In Architecture, Design, Property Development

Beyond The Comfort Zone With Koichi Takada

When it comes to the design of Australia’s, and indeed the world’s, future cities, Tokyo born Koichi Takada has a strong opinion on what is worth fighting for.


There is a powerful duality in his approach. Whilst his motivation is fundamentally holistic in its intent, a penchant for pushing boundaries has seen him described as the “bad boy” of architecture.

He is a strong proponent for the democratisation of common space through development, yet at the same time acutely commercial, designing developments such as Green Square’s titanic Infinity project that saw 4000 buyers register for 326 apartments and sell out almost immediately.

His creative conviction is inspiring major projects in Sydney, Tokyo, Los Angeles, Mexico City, Doha and beyond – collaborating with an enviable list of clients to realise a vision for cities within cities: one which enhances lives and cements legacies.

With eight significant projects due for completion by 2019 in major cities at home and around the world, the design ethos of Koichi Takada is set to reshape the precincts and lifestyles of high-density environments as we know them.

For Takada, “Architecture has always represented something of a vehicle rather than a destination. It has been the means by which I discover the world, its many cultures and amazing people. It is a journey that continues to surprise and delight me with every new project that we undertake.”

As a youngster in Tokyo, Takada was drawn to Manhattan’s towering metropolis, and at just 18 years of age, said goodbye to his family to undertake his tertiary education beneath the concrete canopy
of what many would argue is the world’s most exciting city.


A marriage of the natural and built environments.


Whilst inspired in the early days of his New York chapter, it came as some surprise that the degree of density and unyielding stimulus of New York city triggered an overwhelming sense of claustrophobia in the young architecture student, forcing him to retreat at every opportunity to the respite of Central Park’s 350 hectare sanctuary.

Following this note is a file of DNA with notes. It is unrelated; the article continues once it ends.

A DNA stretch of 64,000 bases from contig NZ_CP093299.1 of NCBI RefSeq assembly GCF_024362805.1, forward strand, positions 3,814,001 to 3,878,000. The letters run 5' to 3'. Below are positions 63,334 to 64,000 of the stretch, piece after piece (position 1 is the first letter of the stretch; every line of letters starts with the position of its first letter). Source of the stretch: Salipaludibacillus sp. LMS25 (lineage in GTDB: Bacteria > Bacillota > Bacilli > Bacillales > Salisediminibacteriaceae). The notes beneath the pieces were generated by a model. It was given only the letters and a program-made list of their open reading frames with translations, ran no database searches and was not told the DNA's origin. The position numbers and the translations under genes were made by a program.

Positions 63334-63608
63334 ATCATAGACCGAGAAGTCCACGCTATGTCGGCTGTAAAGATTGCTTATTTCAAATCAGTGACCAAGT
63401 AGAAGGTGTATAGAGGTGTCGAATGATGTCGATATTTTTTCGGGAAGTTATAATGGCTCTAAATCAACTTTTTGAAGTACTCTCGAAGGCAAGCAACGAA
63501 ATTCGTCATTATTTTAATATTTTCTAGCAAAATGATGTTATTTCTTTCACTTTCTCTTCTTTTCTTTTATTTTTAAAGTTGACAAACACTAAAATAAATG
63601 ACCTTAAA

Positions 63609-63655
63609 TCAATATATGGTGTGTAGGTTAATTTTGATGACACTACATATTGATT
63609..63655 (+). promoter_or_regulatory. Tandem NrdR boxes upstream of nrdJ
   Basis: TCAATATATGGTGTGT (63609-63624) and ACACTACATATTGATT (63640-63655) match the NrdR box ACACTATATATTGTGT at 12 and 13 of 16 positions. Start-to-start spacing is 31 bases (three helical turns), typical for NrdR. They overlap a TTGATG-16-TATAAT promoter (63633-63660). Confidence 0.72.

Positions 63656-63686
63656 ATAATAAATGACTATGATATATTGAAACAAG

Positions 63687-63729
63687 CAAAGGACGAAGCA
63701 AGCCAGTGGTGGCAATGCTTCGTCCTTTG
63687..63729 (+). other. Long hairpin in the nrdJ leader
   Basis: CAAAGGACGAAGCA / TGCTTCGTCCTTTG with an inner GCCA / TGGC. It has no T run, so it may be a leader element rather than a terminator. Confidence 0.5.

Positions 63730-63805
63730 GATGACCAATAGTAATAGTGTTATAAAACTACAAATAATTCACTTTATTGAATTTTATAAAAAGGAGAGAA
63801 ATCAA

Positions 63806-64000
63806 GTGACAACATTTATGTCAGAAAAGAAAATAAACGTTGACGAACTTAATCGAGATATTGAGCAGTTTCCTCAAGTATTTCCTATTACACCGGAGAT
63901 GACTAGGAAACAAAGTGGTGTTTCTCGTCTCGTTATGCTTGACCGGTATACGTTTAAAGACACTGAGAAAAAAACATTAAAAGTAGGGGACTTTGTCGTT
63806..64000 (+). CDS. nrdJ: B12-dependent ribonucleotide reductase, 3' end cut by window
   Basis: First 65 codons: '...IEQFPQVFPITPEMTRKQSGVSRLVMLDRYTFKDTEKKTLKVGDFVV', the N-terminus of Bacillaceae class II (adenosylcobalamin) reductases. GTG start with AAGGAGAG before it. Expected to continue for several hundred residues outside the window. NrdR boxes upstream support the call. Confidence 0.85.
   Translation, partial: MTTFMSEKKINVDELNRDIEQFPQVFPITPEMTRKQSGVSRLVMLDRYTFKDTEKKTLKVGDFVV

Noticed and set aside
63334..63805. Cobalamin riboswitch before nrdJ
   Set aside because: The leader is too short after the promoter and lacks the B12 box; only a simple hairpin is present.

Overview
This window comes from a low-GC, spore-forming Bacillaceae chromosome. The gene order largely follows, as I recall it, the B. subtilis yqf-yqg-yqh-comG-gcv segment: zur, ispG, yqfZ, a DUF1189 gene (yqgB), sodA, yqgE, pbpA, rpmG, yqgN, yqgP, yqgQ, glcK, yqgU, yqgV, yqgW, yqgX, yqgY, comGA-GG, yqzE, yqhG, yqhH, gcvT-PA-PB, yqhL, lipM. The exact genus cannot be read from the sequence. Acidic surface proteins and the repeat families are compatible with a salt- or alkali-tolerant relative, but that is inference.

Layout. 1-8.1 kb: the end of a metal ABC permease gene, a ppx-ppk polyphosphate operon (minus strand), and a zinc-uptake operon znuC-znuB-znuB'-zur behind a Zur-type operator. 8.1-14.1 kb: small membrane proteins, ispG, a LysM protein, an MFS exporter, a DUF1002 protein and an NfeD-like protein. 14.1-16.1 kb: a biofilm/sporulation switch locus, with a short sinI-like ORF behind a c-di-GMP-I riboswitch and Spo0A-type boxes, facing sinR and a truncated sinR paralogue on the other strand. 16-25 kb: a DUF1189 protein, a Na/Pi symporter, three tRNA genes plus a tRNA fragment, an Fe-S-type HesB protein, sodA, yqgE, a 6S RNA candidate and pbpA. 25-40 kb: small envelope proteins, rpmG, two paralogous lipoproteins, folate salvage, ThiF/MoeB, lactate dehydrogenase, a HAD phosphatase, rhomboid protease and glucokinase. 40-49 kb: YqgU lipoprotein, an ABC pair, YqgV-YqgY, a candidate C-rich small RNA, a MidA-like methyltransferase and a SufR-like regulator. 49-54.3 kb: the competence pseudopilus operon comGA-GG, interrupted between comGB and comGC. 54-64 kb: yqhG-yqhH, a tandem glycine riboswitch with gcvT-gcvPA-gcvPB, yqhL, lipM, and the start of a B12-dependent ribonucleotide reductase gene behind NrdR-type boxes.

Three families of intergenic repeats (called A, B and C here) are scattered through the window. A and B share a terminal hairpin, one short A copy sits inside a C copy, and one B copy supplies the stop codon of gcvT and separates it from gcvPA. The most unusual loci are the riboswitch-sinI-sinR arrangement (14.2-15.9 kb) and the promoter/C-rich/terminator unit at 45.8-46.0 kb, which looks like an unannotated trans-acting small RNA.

It was at this very early stage of his career that he realised the essential role that nature plays in promoting wellbeing and balance in the context of high-density environments. “I realised there, that the human spirit is nourished by nature. The luxuries and mod cons of the built environment are a wonderful result of contemporary society and technologies – but as human beings, we must have a connection to the natural world in order to thrive.”

This fascination with the marriage of the natural and built environments is apparent in the organic curves and green public spaces that form the centrepieces around which his formidable designs come to life.  The soaring arches of Crown Group’s Arc on Clarence Street in Sydney CBD break the angular skyline with a gentle and organic form, inspired by curves found within the natural world, such as the section of a tree trunk and the formidable arched dome of Uluru.


 The ribbed arches of Arc’s Ice Cave (below) and the undulating rock formation that inspired it (above).


His design for a 216-unit development in Brisbane features an audacious 120m waterfall cascading down the building’s façade, along with endless hanging gardens and overflowing planters that creep up the sides of the building. Public spaces include community garden, children’s play spaces, cinema and amphitheatre.

The spirit of this work is close to his roots in Japan, where the concept of “iyashi”, meaning relief or retreat, is a cornerstone of healthy living.

In a futuristic metropolis such as Tokyo, where high speed trains and crushing pedestrian activity prevail, “iyashi” refers to healing the connection between mind, body and spirit, while being in an environment of soothing comfort.

As cities like Sydney move towards increased densification, this idea of escape and relief in a soothing environment is important at the most fundamental level.